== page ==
Long to the Iran Deal
March 16, 2018
Almost immediately after the news broke that President
Trump intends to replace Secretary of State Rex Tillerson with CIA director Mike
Pompeo, media figures speculated that the decision was about Russia. The
argument went like this: Tillerson was fired because he had recently criticized
the Russian government for its attack using a nerve agent on a former spy living
in the United Kingdom. He thereby endangered détente with Russian president
Vladimir Putin and so, the critics said, Trump sacked him.
Yet the rumor was exposed as false almost as soon as it was
aired. For one thing, Tillerson had been informed that
he would be removed days before he made his entirely justified condemnation of
Russian behavior. For another, the Trump administration soon came out hard
against the assassination attempt. Nikki Haley lambasted Russia
at the United Nations. President Trump signed a joint
statement with the British prime minister, French president, and German
chancellor assigning responsibility to Russia. The Treasury Department announced
further sanctions against
It was Adam Kredo of the Washington Free Beacon who
first reported the real
story. Tillerson had been engaged in a months-long defense of the Iran
nuclear deal that finally reached an impasse when he took Europe's side in
debates over the agreement. As Trump said later, he and his secretary of state
disagreed on important policies such as withdrawing from the Paris Climate
Accord, moving the U.S. embassy in Israel to Jerusalem, and putting
"maximum pressure" on North Korea. When you add his backing of the
Iran deal, widespread criticism of his management style, and the fact that he is
said to have called his boss a moron, it's a wonder Tillerson made it this far.
And the Iran deal may not last much longer than Tillerson.
Last fall, Trump refused to
certify the agreement. In January, he said he
was waiving sanctions on Iran for the last time, barring alterations to the deal
that strengthened America's position. Thus began a countdown that will expire in
the middle of May. By then, Pompeo likely will have been installed at Foggy
Bottom. A longtime critic of both Barack Obama's Iran policy and the Iranian
regime's international terrorism and domestic repression, Pompeo will give
Iran's rulers plenty of reasons to worry.
They already have plenty to worry about. The protests and
riots that broke out throughout Iran at the end of last year exemplified the
regime's weakening grip. Beset by inflation, corruption, and a banking
crisis, the Ayatollah Khamenei, President Hassan Rouhani, and Islamic
Revolutionary Guard Corps have also to deal with imperial overstretch, changing
social mores, and American financial pressure. Additional sanctions, coupled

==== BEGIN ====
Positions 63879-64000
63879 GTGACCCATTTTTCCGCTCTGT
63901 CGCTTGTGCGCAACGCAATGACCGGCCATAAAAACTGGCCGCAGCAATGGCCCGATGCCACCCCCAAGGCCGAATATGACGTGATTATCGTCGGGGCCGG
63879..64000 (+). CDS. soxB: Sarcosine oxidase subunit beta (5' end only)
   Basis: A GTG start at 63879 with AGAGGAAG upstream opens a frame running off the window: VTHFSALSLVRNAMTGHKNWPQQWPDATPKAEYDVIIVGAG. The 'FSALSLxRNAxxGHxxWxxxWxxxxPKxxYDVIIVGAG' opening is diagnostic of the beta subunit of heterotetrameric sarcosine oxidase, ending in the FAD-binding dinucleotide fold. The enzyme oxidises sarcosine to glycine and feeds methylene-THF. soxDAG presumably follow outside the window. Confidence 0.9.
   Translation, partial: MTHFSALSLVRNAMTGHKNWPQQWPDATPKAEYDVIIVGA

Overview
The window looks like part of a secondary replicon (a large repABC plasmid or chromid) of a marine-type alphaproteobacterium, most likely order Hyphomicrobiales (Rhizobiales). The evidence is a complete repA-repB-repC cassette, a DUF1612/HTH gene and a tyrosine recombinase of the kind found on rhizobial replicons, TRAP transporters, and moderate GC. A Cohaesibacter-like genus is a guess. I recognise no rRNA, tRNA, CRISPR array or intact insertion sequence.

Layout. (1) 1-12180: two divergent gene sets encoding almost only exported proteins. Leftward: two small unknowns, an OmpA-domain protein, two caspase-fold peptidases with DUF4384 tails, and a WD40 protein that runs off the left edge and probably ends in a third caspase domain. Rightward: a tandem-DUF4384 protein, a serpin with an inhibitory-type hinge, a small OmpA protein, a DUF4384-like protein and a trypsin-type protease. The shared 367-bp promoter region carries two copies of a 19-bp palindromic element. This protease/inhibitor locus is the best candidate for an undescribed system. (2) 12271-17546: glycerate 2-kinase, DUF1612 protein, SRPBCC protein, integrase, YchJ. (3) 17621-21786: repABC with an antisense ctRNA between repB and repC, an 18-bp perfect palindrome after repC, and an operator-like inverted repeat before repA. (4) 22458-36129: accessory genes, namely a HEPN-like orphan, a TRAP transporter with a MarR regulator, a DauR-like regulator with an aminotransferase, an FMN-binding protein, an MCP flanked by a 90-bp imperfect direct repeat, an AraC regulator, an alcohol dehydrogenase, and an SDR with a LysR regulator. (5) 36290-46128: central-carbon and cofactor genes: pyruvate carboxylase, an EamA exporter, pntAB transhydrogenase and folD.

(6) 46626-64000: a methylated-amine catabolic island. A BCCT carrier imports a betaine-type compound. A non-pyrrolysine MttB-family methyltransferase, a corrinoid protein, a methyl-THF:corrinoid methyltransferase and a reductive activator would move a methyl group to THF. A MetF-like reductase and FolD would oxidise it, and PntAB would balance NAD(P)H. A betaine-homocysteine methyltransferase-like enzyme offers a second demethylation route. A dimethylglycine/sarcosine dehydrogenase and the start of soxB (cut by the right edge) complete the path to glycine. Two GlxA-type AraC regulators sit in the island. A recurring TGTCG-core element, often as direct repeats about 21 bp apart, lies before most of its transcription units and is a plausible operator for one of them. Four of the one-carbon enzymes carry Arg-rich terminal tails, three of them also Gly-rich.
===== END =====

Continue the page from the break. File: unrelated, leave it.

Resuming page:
with the increased threat of military action, will make their problems even
Doves worry that the elevation of Pompeo makes conflict
between the United States and Iran more likely. They get it backward. We are
already in a conflict with Iran, one that Iran has been winning. It was the
Obama administration's diplomacy with Iran that gave it the resources and
opportunity to sow chaos and undermine American interests throughout Iraq,
Syria, Lebanon, Yemen, Bahrain, and elsewhere. What Pompeo can do is shift the
conflict into terrain of our choosing and decide it on our terms.
Deterrence is based on fear of reprisal—a fear magnified
by the elevation of elected and appointed officials known to be hostile and
unpredictable. We have seen this process at work in the Korean peninsula, where
our threats of fire and fury, talk of nuclear buttons, punitive multilateral
sanctions, solidarity with democratic allies, and pressure on China have backed
Kim Jong Un into an apparent willingness to negotiate.
What is amazing to me is that so many Americans seem not to
understand the basic concepts underlying deterrence that have guided American
foreign policy for decades. Earlier this year, the Wall Street Journalran
an article with the headline, "Iran's
Fast Boats Stop Harassing U.S. Navy, Baffling Military." Last August,
the story revealed, the Iranian fast boats that have plagued commercial and
military traffic in the Persian Gulf for years suddenly stopped their
provocations. "It seems like they've absolutely made a conscious decision
to give us more space," a Navy spokesman told the
Associated Press the other day.
Is this really so "baffling"? Might not the
disappearance of the fast boats have something to do with anxiousness on the
part of Iran—anxiousness caused by uncertainty that behavior tolerated under
Barack Obama would not be tolerated under Donald Trump and Secretary of Defense
James Mattis? And might not the presence at the table of Pompeo rather than
Tillerson spook the Iranians even further?
Reflecting on the staff shakeup that has so captivated
Washington, New York Times White House correspondent Maggie Haberman noted that
President Trump is becoming more comfortable in his job and therefore more
willing to run the West Wing like the D.C. outpost of the Trump Organization.
Improvisational, conversational, unstructured, dynamic, and off the cuff, Trump
is also reverting to the issues that won him accolades on the campaign trail:
imposing tariffs, visiting the wall, and preparing, with Mike Pompeo at his
side, to revoke "the worst deal ever."